Continuing our series from last week about teaching music when singing is prohibited, Polina Mann is back to recommend a wide variety of supplies you can gather across all budget ranges.
Individual Student Music Kits
This one took a while to do but paid off immensely while teaching in two schools on a cart last year. I created individualized music kits for the students. In the kits, I gave them rhythm sticks, egg shakers, laminated music staves, and bingo chips. I bought the rhythm sticks in a pack of 50. I bought plastic eggs at a craft store on sale and then filled them with rice and taped them up. I bought bingo chips and then printed out and laminated music staff sheets. I then purchased plastic bags to hold everything and created individualized music kits for my students. (If you can make enough for two classes worth of students, you can sanitize the bags from the previous class while your second class does independent work.)
Ukuleles and/or Guitars
I was very fortunate this year to win grants to purchase ukuleles for both of my schools. I had enough ukuleles to teach one class per day. Using the Music Play Online software as well as Youtube, I created fun and meaningful lessons without having to modify anything to accomplish this. The same can be said for guitars (Music Play Online has units for both!) but unfortunately, I do not have guitars in my classroom yet. Check out last week’s post for several free and cheap music programs you can use online.
I cannot recommend these enough! Boomwhackers are some of my students’ favorite instruments! I have used them along with Musication videos on Youtube to teach about harmony and musical form. Students have also been exposed to not only their favorite pieces of music but famous works in a fun and interactive way! One of my favorite lessons is to have students compose in Chrome Music Lab for boomwhackers and then play their own compositions!
Bells are another wonderful way to engage students! While this is not the same thing as having real handbells, they can be used much like the boomwhackers to play along with Musication videos and make a great addition to any holiday concert.
I had done bucket drumming before but this is the perfect activity to do with your students if you cannot sing! You can acquire buckets for free either from Home Depot/Lowe’s or a paint store. I wrote letters and called stores until I acquired enough to have a classroom set. I bought drum sticks and, on a tip from another teacher, I found a way to make the drumming quieter. If you purchase rubber pencil grips, cut them in half, and then put one end on the tip of each drum stick, the sound volume is drastically reduced. And everybody’s eardrums said, “Ahhhhhh!”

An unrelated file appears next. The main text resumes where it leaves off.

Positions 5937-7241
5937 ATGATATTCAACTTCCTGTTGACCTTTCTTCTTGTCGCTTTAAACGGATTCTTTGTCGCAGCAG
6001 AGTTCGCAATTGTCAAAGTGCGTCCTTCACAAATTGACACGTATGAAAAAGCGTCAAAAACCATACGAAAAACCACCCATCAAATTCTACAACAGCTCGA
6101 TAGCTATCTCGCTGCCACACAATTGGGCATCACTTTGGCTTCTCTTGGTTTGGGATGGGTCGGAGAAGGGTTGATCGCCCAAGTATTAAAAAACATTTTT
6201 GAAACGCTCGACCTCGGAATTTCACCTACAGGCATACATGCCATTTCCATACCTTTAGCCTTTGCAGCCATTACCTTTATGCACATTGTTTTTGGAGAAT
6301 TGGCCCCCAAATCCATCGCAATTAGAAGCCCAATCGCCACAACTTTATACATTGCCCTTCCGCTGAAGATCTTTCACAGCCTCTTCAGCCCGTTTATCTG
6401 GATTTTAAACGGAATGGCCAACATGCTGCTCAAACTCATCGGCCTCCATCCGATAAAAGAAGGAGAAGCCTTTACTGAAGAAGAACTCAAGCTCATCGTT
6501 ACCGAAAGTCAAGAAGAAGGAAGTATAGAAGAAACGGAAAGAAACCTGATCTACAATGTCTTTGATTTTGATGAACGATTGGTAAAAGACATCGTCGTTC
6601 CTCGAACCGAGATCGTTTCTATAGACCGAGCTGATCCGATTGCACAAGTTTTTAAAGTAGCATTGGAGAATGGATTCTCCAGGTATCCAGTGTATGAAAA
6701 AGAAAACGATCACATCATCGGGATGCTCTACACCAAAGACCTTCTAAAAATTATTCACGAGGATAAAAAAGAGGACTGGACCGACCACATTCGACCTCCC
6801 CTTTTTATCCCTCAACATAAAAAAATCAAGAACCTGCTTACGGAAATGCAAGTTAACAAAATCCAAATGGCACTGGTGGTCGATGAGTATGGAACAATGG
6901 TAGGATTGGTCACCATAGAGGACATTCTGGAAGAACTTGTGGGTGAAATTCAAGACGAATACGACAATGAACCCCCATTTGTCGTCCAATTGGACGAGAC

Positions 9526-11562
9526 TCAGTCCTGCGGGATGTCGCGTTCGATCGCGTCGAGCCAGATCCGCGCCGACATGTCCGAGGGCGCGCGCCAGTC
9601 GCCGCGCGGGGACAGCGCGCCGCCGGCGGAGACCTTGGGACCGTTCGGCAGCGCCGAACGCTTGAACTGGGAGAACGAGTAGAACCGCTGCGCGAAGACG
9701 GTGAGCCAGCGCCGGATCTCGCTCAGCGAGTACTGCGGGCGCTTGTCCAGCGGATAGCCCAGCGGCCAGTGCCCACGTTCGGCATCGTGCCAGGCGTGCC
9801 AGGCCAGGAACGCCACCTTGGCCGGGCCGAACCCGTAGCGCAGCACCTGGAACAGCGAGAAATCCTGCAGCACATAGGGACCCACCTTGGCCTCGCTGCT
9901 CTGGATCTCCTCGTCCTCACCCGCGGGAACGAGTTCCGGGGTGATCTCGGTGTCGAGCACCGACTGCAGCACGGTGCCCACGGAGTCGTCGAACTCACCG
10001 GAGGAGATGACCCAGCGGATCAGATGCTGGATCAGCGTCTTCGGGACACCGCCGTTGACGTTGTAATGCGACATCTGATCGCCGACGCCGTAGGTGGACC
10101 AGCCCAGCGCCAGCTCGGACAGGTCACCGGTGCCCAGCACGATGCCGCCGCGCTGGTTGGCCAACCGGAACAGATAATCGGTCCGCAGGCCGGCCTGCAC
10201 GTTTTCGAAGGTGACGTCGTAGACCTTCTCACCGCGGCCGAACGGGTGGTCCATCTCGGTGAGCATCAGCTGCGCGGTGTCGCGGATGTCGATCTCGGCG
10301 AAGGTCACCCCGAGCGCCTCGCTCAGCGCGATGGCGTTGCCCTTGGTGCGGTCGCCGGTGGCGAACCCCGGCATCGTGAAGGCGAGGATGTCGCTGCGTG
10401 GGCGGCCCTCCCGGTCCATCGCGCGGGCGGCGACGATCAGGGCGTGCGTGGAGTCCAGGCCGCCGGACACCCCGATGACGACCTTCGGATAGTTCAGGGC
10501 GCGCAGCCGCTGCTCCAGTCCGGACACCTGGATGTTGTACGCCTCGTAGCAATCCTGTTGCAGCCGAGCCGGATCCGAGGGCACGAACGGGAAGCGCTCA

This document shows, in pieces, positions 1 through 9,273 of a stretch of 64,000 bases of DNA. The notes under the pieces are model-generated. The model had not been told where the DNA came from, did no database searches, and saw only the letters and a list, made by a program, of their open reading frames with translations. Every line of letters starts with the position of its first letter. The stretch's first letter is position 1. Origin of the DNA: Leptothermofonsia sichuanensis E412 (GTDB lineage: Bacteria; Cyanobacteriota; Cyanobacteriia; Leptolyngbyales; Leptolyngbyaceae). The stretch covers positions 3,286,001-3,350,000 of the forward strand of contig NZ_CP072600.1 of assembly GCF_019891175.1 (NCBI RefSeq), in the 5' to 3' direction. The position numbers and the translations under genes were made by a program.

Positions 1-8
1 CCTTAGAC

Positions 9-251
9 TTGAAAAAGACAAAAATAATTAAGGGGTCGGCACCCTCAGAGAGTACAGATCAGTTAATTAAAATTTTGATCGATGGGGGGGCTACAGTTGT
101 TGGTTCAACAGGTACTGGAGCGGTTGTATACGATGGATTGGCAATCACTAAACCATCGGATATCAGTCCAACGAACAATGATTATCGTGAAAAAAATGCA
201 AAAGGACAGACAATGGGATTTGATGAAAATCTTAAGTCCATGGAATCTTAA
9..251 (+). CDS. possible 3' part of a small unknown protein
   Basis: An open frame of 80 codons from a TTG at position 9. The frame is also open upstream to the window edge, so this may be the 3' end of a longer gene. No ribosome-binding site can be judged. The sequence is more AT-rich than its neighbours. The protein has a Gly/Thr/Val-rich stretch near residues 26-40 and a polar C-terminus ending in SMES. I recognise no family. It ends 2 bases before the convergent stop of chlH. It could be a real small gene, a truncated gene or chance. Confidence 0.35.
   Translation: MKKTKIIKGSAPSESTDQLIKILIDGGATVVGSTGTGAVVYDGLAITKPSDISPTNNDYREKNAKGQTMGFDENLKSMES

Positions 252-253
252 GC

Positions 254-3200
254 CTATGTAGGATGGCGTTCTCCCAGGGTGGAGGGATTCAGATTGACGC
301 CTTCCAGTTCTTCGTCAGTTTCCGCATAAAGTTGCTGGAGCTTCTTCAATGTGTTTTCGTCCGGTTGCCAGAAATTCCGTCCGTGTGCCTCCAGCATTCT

If you do not have buckets then you can also use desks to do desk drumming. I followed the Music Play Online curriculum for bucket drumming. Another great resource is bucketdrumming.net. I have used the bucket drumming curriculum for desk drumming, simply substituting desks for buckets.
As someone who uses books frequently, I have found that the best way to drive momentum and engage students is to use books! While this is primarily something I use with my younger grades (PreK-2nd grade) it works wonders in creating lessons that do not require singing. Whether it is a lesson on a historical figure or a rhythm lesson, I have used books to help supplement my teaching.
Children love puppets and I have often used puppets in the beginning, end, and in the transition of the lesson. Some of my favorite puppets are the owl, squirrel, alligator, and narwhal puppets. I buy most of my puppets from the Folkmanis brand on Amazon.com. I have used the owl puppet for classroom management procedures, the squirrel for a movement activity, and the alligator to emphasize and practice steady beat. The narwhal puppet is a great way to teach conducting for the puppet goes along with a book about Wendell the Narwhal who became a conductor. For more information on this topic, please visit my blog to read more in-depth on how I use these puppets.
Another great addition to the music room! Movement is very important and was instrumental in keeping my students engaged and focused in a year when they were limited in movement. Adding scarves created opportunities for creative play while moving in the classroom. I used Youtube videos for guided scarf movement.
While this one may not seem pandemic-friendly in the classroom, recorders can be used at home to teach music literacy and have students practice playing melodies. I used the Flipgrid software to set up an online group for each class. Then I pre-recorded each piece as well as putting the sheet music into Google classroom for my students. In class, we went over sight-reading the music, and then we would watch my video while reading along with the music. When students went home they were instructed to watch the video and practice recorders based on that, and then submit their video to me.
I hope that this is helpful to you as you begin the new year! Happy Music Making!
Share this post!